Planet of the Apes was a groundbreaking adventure that stands as a classic film experience to this day. That’s in no small part thanks to the interesting characters played by talented actors, including Roddy McDowall, known as the doubtful Dr. Cornelius. It just so happens he boasts an impressive filmography that demonstrates his skills, with plenty standing out even after the highly successful 1968 film.
Roddy McDowall was born on September 17, 1928, in London, England. Though neither of his parents necessarily came from performing arts backgrounds, they were enthusiastic about theater and encouraged this interest in their only son. So, McDowall became a child model when he was just a baby, marking the start of his career in the spotlight. In cinema, he started in British film before transitioning to U.S. films, which included 1941’s How Green Was My Valley. There, he met and befriended singer and actress Maureen O’Hara. Fox and MGM touted McDowall as a star and this work helped him also befriend Elizabeth Taylor. Now there’s a crowd.
Did Roddy McDowall win an Oscar?
If someone felt intimidated in their joint presence, it would be understandable; even McDowall called Taylor’s beauty the kind that “takes your breath away.” McDowall has been in Rocky, not quite the underdog sports film we know today – this one was a 1948 “boy and his dog” story. Actually, most of his projects from his Monogram Pictures contract involved animals, like Tuna Clipper and Killer Shark. Monogram’s whole setup was to bring in established actors for a guaranteed two films a year. McDowall was essentially the quintessential experienced thespian and he brought his invaluable wisdom to Planet of the Apes.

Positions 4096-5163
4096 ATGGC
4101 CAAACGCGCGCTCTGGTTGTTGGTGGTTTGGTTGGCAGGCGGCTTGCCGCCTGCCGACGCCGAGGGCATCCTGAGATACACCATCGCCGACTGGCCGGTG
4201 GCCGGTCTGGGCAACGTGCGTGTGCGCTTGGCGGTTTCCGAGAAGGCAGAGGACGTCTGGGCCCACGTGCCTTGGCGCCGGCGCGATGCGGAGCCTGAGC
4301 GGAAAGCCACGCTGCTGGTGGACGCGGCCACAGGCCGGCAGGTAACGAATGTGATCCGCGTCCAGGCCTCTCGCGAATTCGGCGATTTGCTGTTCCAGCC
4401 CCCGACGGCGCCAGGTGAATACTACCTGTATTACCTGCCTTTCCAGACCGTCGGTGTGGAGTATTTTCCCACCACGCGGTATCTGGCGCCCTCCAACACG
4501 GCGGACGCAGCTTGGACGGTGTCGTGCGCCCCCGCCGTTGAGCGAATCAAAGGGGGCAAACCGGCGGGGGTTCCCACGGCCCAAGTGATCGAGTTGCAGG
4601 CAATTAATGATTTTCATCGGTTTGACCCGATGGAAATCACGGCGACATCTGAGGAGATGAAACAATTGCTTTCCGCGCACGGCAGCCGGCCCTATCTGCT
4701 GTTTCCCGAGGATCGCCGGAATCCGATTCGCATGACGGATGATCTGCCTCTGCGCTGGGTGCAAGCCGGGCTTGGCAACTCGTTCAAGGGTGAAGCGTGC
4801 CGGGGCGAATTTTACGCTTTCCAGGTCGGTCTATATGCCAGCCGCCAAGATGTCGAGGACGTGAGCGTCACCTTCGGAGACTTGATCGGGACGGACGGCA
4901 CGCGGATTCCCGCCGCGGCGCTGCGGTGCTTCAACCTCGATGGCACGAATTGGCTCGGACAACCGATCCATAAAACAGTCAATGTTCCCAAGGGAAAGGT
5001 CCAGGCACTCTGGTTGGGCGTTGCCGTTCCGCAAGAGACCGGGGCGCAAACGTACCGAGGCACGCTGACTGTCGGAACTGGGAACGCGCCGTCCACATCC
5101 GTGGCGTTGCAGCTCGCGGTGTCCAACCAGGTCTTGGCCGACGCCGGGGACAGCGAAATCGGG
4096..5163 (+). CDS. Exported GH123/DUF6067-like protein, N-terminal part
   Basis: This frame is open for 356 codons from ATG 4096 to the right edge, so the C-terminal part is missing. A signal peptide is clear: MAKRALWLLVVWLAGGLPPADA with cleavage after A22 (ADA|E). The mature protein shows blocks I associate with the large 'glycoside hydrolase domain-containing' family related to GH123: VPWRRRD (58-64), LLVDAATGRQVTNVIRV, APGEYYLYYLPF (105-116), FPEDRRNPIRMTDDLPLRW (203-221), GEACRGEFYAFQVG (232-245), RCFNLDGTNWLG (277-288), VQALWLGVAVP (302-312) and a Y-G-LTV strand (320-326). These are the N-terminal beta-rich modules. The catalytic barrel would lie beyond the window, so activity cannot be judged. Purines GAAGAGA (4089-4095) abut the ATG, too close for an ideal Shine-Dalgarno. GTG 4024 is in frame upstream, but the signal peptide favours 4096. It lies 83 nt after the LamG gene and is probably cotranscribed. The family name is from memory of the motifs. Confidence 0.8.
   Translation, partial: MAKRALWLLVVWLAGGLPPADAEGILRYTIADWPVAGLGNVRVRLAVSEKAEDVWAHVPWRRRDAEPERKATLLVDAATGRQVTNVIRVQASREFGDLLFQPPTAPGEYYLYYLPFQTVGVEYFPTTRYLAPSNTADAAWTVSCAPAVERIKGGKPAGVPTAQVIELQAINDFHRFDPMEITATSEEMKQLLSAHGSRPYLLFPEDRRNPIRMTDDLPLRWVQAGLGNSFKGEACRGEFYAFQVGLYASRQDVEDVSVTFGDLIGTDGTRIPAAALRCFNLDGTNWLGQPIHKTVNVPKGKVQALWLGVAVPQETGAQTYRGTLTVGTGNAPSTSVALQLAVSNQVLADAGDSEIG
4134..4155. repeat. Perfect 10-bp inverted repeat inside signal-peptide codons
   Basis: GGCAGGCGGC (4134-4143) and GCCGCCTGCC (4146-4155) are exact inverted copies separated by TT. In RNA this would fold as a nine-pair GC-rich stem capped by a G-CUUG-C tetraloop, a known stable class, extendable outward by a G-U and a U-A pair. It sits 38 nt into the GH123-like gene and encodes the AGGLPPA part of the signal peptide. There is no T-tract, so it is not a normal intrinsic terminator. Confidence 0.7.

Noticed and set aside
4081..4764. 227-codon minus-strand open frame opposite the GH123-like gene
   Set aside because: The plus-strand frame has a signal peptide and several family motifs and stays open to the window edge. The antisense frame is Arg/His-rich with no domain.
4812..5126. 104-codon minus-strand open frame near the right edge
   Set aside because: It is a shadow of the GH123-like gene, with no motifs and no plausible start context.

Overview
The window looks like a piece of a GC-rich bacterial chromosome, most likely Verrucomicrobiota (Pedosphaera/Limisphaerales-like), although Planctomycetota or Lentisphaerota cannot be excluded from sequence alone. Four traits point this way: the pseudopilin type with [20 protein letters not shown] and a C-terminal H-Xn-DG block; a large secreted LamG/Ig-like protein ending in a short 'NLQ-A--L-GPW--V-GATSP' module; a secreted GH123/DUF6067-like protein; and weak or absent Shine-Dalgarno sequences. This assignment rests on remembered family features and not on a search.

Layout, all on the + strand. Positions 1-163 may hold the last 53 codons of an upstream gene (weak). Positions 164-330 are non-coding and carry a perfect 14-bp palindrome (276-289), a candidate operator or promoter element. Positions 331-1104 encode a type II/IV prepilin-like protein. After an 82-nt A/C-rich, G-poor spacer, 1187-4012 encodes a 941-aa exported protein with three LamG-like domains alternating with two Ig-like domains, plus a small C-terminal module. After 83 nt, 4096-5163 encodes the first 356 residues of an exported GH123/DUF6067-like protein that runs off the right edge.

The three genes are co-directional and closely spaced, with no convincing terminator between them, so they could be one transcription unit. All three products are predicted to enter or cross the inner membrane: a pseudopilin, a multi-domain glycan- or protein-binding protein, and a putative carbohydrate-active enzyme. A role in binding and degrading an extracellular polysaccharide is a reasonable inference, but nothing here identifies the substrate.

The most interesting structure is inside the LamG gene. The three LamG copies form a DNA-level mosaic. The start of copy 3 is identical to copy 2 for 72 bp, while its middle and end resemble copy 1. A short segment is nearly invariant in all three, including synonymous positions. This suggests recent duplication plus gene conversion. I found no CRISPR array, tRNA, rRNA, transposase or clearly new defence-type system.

The series required a lot of prosthetics but so much of the “humanity” from the characters comes from their expressive nature. McDowall advised his fellow actors how to incorporate facial tics to make their characters feel real and less stiff. Reportedly, he literally brought his work home with him just to shock people who saw a primate driving along the freeway. McDowall combatted disaster of a different sort with The Poseidon Adventure, made several guest appearances on The Carol Burnett Show. Along the way, he returned again and again to the Apes series. McDowall was an esteemed actor who served on the Board of Governors for the Academy of Motion Picture Arts and Sciences, but he received more nominations than actual awards himself. He was nominated for a Golden Globe for Cleopatra. But he was still a national idol for the Academy Award-winning Man Hunt.
He kept doing what he was best at
More movies followed, including 1981’s Charlie Chan and the Curse of the Dragon Queen and 1987’s Overboard starring Kurt Russell and Goldie Hawn. From there, abundant voice work was sprinkled in with his other projects. McDowall’s early friendships with Hollywood legends saw him go on to produce photography books prominently featuring O’Hara, Taylor, Judy Garland, Katherine Hepburn, and more. The books also had profile interviews of these people he called friends.
McDowall was dedicated to the arts – all types of it – and never really settled down with a significant other and also never had any known children. Reportedly, a man who arranged sexual relations between Hollywood elites and his prostitutes, claims McDowall had been gay and one of his clients. Sadly, on October 3, 1998, McDowall died from lung cancer in his California home after he’d been cared for by screenwriter Dennis Osborne for months. Osborne described it as “peaceful” and “exactly the way he planned.” McDowall was 70 years old when he died. Rest in peace.